Lisa Heschong, author and scientific researcher, took to the virtual stage during the FGIA 2021 Virtual Summer Conference to share her findings on the benefits of daylighting and window views.
A licensed architect, Fellow of the Illuminating Engineering Society (IES) and a Founding Principal of the Heschong Mahone Group (HMG), Heschong spoke about the many benefits of daylighting and how the fenestration and glazing industry is poised to take advantage of these attributes, all of which is covered in her book Visual Delight in Architecture: Daylight, Vision and View.
“My journey in daylighting has involved interviewing factory workers and others about lighting quality,” said Heschong. “I did a series of studies on the impact of daylighting on human performance, including in schools. I tried to quantify the impact of daylighting on worker performance. ‘View’ was the big winner in my daylighting studies.”
“Seeing is Believing”
Heschong noticed that simulated lighting products started to crop up in the marketplace, billed as “dynamic lighting” or “circadian lighting.” “Research groups around the country looked at integrated office systems that simulated views or created ‘integrated environments,’” she said. “They are stealing your [fenestration products’] value and selling it.”
Heschong noted that the level of sophistication in that industry is moving quickly. However, she said that while we would all like to work in a healthy building, “do we want simulated health, or the real thing? Our desire for healthy environments is being translated into a simulation. We are providing reality.” Humans, stated Heschong, are inherently visual animals. A large part of the human brain is devoted to visual processing. “’Seeing is believing’ and how we construct our understanding,” she said.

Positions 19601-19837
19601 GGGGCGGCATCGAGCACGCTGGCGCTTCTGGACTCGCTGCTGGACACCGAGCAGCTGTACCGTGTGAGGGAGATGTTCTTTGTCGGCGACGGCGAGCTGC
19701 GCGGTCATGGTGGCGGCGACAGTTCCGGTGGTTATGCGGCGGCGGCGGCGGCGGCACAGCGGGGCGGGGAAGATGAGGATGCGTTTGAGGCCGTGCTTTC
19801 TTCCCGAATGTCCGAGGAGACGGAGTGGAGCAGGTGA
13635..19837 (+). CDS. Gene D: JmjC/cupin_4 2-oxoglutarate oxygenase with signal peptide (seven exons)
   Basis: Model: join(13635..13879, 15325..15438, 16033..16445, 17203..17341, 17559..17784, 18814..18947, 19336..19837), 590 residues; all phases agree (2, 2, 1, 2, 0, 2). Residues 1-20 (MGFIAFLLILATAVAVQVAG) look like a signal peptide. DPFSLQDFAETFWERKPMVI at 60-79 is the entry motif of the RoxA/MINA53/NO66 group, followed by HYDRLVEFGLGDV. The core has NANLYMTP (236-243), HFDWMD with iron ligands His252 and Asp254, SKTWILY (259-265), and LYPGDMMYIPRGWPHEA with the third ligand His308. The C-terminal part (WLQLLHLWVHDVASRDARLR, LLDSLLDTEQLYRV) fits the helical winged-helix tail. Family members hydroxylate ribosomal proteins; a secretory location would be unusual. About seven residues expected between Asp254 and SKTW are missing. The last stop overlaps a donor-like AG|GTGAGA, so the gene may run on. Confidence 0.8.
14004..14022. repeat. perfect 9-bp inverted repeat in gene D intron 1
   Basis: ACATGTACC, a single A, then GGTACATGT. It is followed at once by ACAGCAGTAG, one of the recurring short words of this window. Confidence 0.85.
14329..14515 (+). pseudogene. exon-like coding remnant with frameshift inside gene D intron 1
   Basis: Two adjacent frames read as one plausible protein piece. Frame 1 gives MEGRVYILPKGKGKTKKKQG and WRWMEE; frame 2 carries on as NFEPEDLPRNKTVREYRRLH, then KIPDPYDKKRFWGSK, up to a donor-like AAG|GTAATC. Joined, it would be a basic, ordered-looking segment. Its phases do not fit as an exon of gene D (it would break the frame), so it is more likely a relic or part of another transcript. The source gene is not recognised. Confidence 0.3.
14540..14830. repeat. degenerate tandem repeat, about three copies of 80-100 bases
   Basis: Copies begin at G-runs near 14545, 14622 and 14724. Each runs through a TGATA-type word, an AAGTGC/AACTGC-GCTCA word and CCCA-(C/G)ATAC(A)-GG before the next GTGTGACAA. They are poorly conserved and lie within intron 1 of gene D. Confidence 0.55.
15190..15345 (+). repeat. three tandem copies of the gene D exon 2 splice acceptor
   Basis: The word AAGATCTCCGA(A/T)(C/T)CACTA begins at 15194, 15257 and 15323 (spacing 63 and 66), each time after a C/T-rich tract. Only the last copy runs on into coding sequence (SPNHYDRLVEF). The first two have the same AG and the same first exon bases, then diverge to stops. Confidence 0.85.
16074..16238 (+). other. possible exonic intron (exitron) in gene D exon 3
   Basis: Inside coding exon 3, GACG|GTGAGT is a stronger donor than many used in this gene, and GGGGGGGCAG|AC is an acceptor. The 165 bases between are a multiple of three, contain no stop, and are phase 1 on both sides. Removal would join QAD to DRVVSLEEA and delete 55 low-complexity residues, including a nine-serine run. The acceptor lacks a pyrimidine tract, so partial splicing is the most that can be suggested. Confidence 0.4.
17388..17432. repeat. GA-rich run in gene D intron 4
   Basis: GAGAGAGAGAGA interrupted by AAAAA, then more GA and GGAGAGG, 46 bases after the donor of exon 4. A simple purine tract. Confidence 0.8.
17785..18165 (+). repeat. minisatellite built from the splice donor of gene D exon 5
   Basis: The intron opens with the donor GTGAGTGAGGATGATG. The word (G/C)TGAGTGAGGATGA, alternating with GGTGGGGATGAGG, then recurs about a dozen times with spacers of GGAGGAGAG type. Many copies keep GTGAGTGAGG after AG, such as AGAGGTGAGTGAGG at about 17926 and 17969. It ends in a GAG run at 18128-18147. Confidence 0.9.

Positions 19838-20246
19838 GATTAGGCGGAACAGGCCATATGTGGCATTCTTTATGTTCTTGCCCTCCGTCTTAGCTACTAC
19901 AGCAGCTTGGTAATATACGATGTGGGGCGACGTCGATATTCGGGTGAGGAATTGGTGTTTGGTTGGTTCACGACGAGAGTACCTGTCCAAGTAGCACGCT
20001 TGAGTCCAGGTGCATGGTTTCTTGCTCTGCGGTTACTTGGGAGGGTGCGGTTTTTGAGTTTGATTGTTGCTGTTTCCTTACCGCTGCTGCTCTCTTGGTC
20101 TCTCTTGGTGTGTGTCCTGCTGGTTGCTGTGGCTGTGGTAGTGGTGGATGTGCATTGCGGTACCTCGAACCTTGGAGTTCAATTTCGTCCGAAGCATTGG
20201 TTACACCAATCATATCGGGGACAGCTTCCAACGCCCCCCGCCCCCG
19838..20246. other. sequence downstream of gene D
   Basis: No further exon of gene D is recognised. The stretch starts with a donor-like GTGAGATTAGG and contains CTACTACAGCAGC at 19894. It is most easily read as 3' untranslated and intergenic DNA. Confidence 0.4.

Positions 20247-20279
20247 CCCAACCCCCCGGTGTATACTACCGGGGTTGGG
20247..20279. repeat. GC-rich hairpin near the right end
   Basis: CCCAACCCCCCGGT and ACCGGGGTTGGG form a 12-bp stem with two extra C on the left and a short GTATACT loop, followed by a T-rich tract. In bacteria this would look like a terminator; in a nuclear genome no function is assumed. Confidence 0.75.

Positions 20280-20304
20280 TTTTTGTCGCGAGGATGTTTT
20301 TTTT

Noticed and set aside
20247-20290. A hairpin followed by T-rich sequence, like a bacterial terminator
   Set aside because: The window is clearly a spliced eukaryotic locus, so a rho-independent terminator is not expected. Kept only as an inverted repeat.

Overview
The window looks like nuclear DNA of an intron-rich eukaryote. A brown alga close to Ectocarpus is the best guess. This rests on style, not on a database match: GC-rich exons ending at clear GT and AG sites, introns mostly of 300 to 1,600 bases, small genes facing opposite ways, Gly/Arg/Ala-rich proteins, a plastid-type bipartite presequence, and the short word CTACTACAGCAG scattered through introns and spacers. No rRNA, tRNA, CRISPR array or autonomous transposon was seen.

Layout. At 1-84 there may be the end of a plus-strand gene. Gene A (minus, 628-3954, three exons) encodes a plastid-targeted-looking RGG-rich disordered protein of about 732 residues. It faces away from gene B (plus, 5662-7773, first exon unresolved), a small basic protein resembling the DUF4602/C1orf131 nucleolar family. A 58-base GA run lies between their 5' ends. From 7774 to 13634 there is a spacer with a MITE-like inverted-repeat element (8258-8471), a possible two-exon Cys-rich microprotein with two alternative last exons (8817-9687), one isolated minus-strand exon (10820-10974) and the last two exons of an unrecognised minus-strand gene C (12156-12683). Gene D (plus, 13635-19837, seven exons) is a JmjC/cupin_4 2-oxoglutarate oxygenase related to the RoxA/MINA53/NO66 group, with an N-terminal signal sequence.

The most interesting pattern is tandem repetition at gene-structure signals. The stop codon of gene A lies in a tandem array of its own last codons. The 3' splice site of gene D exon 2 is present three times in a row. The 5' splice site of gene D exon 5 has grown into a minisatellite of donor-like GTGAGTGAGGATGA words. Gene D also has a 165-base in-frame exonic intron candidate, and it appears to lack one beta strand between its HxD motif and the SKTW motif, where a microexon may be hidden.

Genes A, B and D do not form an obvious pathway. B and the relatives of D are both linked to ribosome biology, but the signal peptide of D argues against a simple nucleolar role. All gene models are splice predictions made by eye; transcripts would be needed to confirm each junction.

Eye Health and Technology
About 20 years ago, scientists identified cells in our retinas that are especially sensitive to blue light, or the type of light often produced by digital screens, explained Heschong. These cells signal directly to the brain, and they impact almost all aspects of human health.
When it comes to eye health, the retina is the most energy intensive tissue in the body, noted Heschong. “One hundred years ago, less than 2 percent of people were myopic, or near-sighted,” she said. “Now it’s much higher. Again, it’s connected to circadian stimulus.”
Heschong relayed some current solutions in places like parts of Asia include measures such as ensuring children spend at least two hours a day outside. “I believe looking out windows more will also help with this,” said Heschong, acknowledging that studies are still being developed on the matter. “We get headaches and eye strain when our eyes stop tracking or moving,” she said. “Views help with this. We need interesting things to look at.”
Views and Architecture
People are often unconscious of glancing out a window, noted Heschong. “They will glance out a window for about 50 percent of the time while they are working, if they have the opportunity to,” she stated, and the action results in larger working memory and long-term memory consolidation. “This is supportive of cognitive function.” Architects know this, she said.
“Great architecture celebrates the view,” concluded Heschong.
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